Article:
Next one, Mirror to the Spirits, is more impressive to me. It's a catchy song that gets stuck in your mind in a positive way and this one is my highlight of the album. 3,75*.

Third track is called The Edge of Light and is just about as hard to digest as the opening epic. Nothing really great here and forgettable therefore. 3,25*.

Fourth song is called Aten (Window of Appearences) and is an ambient instrumental track. It all sounds a bit mysterious creating a sort of old Egyptian feel. Nice. 3,5*.

Last one (Cloak of Antiquity) is more like third track and has the same impact on me. 3,25*.

The overall feeling about this album is that it could and should have been better. It's a good/very good album though but not excellent and that's why I will keep the rating limited to three stars.

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Posted Sunday, August 09, 2009

Review by Mellotron Storm
PROG REVIEWER
4 stars The brains behind this project is Ken Jauquess from the Neo-Prog band ATLANTIS. He has brought together some incredible talent, not the least of those being the great Allan Holdsworth on guitar. Ryo Okumoto from SPOCK'S BEARD is on keyboards, and while I wasn't familiar with the other members I sure am now. Sad that the Gabriel-like vocalist Shaun Guerin passed away not long after this recording.There is some really good violin on this one as well from Yvette Devereaux. I'm just so used to hearing Holdsworth on Jazz / Fusion albums that it's a real treat to hear him in this setting. This is a concept album about the Egyptian "Book Of The Dead" and it's divided into 5 chapters or songs.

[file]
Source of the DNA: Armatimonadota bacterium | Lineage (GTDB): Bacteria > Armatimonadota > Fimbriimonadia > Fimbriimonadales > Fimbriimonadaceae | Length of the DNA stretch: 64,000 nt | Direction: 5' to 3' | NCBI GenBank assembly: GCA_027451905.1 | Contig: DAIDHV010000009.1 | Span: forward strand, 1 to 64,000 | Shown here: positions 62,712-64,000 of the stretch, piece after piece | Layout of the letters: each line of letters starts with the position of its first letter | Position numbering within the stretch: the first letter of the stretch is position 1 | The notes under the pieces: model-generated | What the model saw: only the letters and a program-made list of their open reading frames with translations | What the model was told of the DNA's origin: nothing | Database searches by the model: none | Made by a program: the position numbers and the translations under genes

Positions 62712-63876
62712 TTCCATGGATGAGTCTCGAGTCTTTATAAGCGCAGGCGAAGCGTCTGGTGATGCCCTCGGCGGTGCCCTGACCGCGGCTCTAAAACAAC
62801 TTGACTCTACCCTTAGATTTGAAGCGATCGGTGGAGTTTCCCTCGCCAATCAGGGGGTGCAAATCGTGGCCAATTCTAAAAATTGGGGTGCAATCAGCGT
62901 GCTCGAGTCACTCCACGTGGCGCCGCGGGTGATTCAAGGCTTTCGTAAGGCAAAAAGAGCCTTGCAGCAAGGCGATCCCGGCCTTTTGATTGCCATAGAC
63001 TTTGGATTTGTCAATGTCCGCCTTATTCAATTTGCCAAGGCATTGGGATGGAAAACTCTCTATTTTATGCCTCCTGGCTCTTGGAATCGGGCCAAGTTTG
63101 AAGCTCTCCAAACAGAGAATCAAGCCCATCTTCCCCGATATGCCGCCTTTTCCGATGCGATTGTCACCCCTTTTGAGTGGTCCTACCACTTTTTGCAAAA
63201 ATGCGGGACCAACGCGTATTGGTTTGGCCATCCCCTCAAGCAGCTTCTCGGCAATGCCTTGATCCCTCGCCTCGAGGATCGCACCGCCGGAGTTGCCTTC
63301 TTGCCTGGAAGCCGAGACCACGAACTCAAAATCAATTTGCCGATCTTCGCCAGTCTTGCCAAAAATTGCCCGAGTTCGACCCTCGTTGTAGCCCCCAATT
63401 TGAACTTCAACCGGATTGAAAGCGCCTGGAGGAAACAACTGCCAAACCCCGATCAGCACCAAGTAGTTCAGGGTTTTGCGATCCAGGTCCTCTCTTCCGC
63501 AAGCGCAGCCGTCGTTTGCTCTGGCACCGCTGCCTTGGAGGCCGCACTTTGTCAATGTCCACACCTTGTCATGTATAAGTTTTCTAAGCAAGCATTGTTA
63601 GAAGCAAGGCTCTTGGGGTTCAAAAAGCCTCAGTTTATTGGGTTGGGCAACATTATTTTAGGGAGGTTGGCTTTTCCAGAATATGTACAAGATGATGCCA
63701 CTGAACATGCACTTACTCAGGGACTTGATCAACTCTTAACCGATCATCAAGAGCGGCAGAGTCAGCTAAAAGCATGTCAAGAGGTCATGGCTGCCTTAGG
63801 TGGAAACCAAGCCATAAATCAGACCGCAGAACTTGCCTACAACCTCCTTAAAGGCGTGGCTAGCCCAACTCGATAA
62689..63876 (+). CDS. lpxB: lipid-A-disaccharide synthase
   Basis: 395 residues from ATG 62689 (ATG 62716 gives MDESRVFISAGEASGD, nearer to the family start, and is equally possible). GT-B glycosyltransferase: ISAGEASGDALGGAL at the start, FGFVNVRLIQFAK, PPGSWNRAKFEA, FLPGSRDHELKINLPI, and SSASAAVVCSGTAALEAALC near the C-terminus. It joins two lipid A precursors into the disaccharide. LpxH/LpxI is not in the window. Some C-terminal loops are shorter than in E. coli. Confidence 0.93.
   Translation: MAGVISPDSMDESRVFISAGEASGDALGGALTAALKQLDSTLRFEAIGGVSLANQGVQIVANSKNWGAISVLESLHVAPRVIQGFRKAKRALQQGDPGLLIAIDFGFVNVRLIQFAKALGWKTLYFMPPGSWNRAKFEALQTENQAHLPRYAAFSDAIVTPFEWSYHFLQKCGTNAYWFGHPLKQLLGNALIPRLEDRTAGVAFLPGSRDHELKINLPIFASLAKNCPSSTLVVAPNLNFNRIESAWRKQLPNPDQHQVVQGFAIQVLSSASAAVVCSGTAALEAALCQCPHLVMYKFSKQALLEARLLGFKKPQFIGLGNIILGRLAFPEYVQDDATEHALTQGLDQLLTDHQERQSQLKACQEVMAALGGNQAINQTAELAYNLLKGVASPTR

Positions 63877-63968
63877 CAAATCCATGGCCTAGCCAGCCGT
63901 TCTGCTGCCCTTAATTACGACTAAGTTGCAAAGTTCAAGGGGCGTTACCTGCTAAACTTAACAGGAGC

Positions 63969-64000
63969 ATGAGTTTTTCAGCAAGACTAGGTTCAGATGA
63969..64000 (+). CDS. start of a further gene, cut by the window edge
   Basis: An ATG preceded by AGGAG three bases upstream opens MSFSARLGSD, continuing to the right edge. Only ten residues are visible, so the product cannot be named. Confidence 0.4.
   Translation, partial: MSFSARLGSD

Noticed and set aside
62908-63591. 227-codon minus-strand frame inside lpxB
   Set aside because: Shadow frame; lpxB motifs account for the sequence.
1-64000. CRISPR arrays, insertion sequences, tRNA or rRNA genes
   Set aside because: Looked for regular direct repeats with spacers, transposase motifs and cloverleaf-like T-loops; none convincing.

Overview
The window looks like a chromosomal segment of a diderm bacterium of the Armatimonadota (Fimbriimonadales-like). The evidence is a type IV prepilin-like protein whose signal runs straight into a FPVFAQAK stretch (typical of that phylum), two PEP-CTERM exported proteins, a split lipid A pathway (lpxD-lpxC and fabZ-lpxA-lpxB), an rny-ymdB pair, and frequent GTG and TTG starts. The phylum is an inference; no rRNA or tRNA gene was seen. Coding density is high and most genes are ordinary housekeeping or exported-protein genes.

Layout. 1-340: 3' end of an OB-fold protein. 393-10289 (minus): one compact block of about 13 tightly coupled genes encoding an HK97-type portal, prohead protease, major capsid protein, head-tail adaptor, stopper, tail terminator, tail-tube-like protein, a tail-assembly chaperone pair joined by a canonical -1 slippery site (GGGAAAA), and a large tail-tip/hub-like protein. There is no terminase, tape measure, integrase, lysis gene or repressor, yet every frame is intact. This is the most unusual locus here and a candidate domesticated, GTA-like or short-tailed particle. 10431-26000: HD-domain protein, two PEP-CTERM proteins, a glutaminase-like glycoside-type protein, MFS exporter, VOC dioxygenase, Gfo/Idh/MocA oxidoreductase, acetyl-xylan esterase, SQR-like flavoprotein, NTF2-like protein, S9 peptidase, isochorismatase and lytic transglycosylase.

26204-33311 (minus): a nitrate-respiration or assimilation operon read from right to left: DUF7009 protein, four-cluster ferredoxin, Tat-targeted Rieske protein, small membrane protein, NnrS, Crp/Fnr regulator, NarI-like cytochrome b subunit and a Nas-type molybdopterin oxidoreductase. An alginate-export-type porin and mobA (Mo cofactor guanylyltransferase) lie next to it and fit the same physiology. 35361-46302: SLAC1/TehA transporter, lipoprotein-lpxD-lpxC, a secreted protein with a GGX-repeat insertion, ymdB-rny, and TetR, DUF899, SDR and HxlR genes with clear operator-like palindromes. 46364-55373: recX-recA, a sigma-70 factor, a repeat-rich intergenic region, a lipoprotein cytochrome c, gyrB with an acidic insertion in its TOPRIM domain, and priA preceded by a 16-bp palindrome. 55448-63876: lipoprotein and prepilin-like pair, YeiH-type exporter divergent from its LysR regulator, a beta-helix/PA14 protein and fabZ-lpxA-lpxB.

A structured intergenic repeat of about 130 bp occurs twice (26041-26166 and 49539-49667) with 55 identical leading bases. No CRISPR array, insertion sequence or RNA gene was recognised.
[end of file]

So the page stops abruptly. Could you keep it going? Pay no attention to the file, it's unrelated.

The album opens with the 23 1/2 minute "Infinite Voyage". Lots of atmosphere to start before the piano comes in around a minute. A full sound after 1 1/2 minutes including mellotron. Amazing sound ! Check out Holdsworth and also the huge bass. Violin comes screaming in after 3 1/2 minutes with tons of atmosphere. Vocals for the first time 4 minutes in. It kicks in after 6 minutes with violin. Great sound here with huge bass. Holdsworth before 9 1/2 minutes starts to light it up. Love the sound 10 minutes in with vocals, mellotron and bass. Guitar joins in ripping it up. It turns spacey then drums and guitar come in after 11 1/2 minutes. It settles with vocals 14 minutes in then kicks back in with lots of synths. Massive bass before 21 1/2 minutes. Vocals and mellotron join in then guitar. Incredible !